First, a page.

The language used by MSPs can further compound this stigmatisation. Lennon’s first question on this issue to the Scottish Government in August 2016 and the government’s response referred to ‘feminine hygiene’ and ‘sanitary products’, terms which imply that menstrual fluids are unclean or unhealthy (Scottish Parliament, 2016). Several MSPs in the 25 February 2020 debate still used such language and suggested that menstrual fluids are embarrassing and dirty: for example, when Alex Cole-Hamilton stated that ‘not being able to keep oneself clean and to keep one’s clothes unsoiled adds a level of degradation to poverty’. This contributes unwittingly to shaming menstruators further. Most MSPs in the debate spoke of ‘period poverty’, the term strategically used by activists and preferred by the media in 2019 and 2020 (McKay, 2021). As MSP James Dornan pointed out, however, witnesses heard in the committee discussions of the bill sensitised parliamentarians to the fact that even ‘period poverty’ is still a negative phrase, implying a lack of money. By bringing the two stigmatised phenomena of menstruation and poverty together, the term discursively increases the very stigma it practically tries to alleviate. For this reason, Lennon and several other speakers in the debate consciously moved to the term ‘period dignity’, aligning menstruation with the positive term ‘dignity’ and implicitly associating the universal right to access period products with the universal human right to dignity. Even this term, however, still implies that bleeding without products would be undignified. The language taboo surrounding menstruation means that no suitable language to discuss it exists.7 Though naming the stigma, shame, embarrassment and taboo in parliament is a positive step, this does not in itself eradicate these phenomena and might even reify them further.

(2) Menstruators are always the ‘others’. During the parliamentary debate, with the exception of one single sentence by MSP Alison Johnston, menstruators were always spoken of in the third person (‘she’, ‘they’) as opposed to the first person referring to the speaker (‘I’, ‘we’), or in the second person referring to the addressee (‘you’).8 MSPs of any gender spoke of menstruators in the third person plural (‘they’), and employed the first person plural (‘we’) primarily to refer to the community of parliamentarians. When MSP Alison Campbell, for example, in the first debate hoped that ‘we are guided by the needs of the women we all seek to help’, the pronoun ‘we’ refers to the politicians who are helping and ‘the women’ are the others who need help. This is despite the fact that MSPs Elaine Smith and Sarah Boyack explicitly acknowledged that the success of this legislation might in part be due to the large proportion of female parliamentarians, most of whom can be assumed to have experienced menstruation.9 Not a single MSP mentioned their own menstruation, menarche or menopause, though in the final debate Alex Cole-Hamilton found it necessary instead to state that he was not a woman and had no ‘first-hand experience of menstruation’. This means that personal experience of menstruating is denied rather than valued. The fact that the members usually employed the plural (‘we’ and ‘they’) rather than the singular (‘I’ and ‘he/she/they’) emphasises that menstruation is treated not as an individual experience but serves to create groups: those who menstruate on the one hand, and those who speak and legislate about menstruation on the other. Despite their explicit and welcome aim of tackling menstrual stigma, the parliamentarians in this way reinforced it by distancing themselves from it as far as possible.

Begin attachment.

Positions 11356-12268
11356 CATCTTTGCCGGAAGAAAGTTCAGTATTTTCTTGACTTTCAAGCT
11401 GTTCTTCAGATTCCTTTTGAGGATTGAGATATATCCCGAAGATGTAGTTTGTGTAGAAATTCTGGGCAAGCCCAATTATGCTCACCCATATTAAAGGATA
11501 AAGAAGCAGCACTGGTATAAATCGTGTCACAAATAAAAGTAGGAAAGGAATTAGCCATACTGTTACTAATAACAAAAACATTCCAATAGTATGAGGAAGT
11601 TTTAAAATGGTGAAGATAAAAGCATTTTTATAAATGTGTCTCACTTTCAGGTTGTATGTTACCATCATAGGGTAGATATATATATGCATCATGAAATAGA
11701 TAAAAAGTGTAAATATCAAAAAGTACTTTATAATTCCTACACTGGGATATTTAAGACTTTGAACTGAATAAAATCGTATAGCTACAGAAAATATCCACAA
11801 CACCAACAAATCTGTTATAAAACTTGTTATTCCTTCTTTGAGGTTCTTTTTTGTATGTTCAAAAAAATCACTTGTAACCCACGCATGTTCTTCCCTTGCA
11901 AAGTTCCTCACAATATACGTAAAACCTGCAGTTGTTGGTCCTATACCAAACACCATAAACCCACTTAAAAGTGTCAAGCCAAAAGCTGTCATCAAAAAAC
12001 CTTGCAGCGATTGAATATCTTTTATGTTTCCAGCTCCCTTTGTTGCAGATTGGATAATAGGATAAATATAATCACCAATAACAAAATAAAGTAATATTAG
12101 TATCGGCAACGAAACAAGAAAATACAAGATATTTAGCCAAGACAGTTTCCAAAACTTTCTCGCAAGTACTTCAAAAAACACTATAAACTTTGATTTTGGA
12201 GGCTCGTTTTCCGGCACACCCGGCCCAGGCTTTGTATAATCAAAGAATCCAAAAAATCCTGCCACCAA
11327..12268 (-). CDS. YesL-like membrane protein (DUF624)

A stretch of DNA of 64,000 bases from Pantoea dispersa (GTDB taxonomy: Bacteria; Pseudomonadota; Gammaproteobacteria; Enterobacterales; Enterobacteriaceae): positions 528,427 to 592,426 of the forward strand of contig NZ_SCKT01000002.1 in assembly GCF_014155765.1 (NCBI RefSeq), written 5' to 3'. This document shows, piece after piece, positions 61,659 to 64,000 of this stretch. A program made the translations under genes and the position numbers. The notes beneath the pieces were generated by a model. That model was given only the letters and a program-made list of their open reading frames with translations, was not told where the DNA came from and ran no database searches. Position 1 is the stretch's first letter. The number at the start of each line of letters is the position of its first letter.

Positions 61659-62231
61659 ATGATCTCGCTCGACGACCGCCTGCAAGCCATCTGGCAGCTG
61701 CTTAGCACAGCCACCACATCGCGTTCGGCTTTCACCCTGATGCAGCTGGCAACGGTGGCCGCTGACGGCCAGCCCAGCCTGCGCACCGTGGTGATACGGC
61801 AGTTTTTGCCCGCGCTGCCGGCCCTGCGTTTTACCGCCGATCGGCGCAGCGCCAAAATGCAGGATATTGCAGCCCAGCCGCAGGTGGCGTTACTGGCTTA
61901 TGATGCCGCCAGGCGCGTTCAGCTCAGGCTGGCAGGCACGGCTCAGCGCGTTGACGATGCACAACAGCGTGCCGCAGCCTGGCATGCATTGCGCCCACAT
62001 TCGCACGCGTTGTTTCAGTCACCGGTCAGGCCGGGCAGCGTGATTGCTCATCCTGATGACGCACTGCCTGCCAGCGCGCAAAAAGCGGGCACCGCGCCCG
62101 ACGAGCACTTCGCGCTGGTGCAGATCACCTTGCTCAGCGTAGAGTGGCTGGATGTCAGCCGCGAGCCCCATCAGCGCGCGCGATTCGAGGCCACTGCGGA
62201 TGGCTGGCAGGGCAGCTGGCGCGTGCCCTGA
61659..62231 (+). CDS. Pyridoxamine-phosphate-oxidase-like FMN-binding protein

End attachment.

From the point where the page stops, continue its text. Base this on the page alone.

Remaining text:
(3) Menstruation is associated with those in already marginalised groups. In the parliamentary debate of the Act, the identification of underprivileged groups who would benefit most from the legislation has the unintended effect of associating menstruation even more strongly with ‘the others’, especially with already marginalised groups, further compounding menstrual stigma. Lennon and several other MSPs were careful to use inclusive language and not to assume that only women and girls menstruate. Lennon included trans and non-binary people in her list of the beneficiaries of the new law. This accurately represents the fact that menstruation does not occur in only one gender and also acknowledges that both poverty and period shame disproportionately affect trans men and boys, non-binary, genderqueer and other gender nonconforming people who have to deal with their menstruating bodies being wrongly read as female (e.g., Frank, 2020). Emphasising this stigma, however, also has the unintended side effect of further stigmatising both menstruation and trans and non-binary people. This similarly occurred when other underprivileged groups were singled out as menstruating. Johnston spoke of the access needs for period products of ‘older women, trans and non-binary people, disabled women, women for whom English is not their first language and refugee women’. Boyack mentioned ‘disabled people, those not currently in education or work, individuals living in rural areas, homeless people, refugees, trans and non-binary individuals and those suffering from mental health issues or in coercive relationships’ as being most at risk of missing out in period poverty schemes. Young girls were also singled out by several speakers as particularly in need of the new legislation. This reflects the reality of inaccessibility of period products particularly affecting such marginalised groups but it also unintentionally further stigmatises both menstruation and other experiences and situations.